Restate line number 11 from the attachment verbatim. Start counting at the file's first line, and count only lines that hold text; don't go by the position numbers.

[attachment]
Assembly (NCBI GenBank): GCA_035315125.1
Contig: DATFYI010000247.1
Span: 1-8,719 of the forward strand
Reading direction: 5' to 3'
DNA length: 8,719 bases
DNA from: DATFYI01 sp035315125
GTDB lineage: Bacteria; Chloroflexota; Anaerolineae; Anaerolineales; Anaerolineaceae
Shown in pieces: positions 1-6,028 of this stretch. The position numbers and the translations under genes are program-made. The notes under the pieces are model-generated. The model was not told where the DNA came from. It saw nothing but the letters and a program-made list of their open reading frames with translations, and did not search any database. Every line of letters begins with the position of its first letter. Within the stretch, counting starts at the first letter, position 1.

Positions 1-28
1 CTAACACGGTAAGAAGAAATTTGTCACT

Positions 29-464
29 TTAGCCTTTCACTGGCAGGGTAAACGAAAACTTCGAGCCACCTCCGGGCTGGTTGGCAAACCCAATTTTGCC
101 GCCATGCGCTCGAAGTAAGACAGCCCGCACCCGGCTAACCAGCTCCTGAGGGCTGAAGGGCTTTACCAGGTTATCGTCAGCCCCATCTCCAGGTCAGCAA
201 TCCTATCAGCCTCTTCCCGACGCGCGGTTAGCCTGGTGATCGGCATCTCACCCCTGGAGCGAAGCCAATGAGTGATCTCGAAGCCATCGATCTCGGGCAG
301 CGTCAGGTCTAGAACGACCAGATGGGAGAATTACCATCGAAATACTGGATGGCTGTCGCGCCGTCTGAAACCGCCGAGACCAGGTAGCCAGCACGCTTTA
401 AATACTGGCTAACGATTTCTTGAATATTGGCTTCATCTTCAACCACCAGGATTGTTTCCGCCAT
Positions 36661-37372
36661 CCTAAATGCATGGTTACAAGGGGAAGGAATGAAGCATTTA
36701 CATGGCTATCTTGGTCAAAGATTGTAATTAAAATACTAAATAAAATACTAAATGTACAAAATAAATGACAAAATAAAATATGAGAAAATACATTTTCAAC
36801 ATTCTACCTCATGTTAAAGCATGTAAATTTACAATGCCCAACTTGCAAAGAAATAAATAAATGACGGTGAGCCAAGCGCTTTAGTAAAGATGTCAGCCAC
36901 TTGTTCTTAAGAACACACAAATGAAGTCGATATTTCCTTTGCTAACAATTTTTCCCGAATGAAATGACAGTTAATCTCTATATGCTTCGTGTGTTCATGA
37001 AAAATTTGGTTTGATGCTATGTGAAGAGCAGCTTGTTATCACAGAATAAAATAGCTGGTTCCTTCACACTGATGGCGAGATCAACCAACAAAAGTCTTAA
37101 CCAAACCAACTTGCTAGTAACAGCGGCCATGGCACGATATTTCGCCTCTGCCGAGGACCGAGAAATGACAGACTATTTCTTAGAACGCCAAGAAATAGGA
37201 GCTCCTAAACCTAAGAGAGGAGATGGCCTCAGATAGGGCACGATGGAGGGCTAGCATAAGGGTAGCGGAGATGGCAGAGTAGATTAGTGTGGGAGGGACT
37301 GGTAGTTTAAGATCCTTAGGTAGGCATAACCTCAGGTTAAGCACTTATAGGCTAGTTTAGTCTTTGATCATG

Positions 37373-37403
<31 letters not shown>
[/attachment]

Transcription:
Positions 29-464